The global workplace sees great diversity in culture, language, and religion. An intercultural diversity calendar is the best way to schedule effectively, create harmony, and foster effective teams.

What did I miss? Please leave your comments or additional tips below.

Cultural Diversity in the Workplace - 7 Essential Tips October 05 2016, 1 Comment

by Erich Toll Cultural diversity is often lumped into diversity training programs in general. But cultural diversity is perhaps the most challenging aspect of respect and sensitivity training. After all, you’re dealing with huge cultural differences in...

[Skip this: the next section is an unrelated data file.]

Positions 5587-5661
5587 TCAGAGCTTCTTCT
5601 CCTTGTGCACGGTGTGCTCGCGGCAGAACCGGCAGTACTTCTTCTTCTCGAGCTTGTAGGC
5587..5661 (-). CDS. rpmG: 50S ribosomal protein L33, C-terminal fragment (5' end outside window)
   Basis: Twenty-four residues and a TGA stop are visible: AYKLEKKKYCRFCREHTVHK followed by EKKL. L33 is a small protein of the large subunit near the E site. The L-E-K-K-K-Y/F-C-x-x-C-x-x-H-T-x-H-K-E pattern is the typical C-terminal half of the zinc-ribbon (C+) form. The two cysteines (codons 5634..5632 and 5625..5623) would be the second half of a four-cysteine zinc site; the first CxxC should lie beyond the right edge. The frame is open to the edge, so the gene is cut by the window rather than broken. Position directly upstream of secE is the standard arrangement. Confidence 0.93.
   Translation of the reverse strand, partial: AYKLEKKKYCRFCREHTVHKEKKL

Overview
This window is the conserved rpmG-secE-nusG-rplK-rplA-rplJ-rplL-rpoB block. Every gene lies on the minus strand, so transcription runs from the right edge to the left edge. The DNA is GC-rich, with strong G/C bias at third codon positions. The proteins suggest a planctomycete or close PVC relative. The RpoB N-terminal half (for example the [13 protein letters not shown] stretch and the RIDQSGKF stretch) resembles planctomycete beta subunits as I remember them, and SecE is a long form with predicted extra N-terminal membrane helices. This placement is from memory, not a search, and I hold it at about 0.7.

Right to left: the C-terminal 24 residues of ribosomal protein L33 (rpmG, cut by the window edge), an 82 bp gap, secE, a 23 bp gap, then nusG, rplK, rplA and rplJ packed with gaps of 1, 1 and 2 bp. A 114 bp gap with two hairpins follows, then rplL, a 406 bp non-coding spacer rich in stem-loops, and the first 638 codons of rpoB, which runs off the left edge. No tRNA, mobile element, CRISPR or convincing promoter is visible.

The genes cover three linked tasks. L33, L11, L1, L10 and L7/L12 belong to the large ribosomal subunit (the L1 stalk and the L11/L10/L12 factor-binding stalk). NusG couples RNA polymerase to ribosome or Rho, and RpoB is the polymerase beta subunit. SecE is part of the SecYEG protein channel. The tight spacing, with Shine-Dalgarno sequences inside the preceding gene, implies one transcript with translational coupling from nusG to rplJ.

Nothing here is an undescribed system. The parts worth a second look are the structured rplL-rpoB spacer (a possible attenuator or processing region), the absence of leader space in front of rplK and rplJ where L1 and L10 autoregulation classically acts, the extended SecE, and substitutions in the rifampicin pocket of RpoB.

Communicating Across Cultures at Work September 21 2016, 2 Comments

by Erich Toll Imagine a promising manager getting a promotion, and working with a global team for the first time. At the very first meeting, he causes embarrassment, confusion, and loss of respect. Valuable team members start eying the exit - and another job. It happens more often than you think, as shown in...

Cultural Differences in the Workplace: Perceptions of Time September 07 2016, 4 Comments

by Erich Toll

Working with other cultures: it's about time! Just as different parts of the world have different time zones, they also have varying perceptions of time. In many cultures, people live in the present. They find the western view of time strange. For example...

Intercultural Communication: Indirect vs Direct Styles October 07 2015, 0 Comments

by Erich Toll

Sign up now for our exclusive newsletter. Get monthly intercultural tips, tools and insights.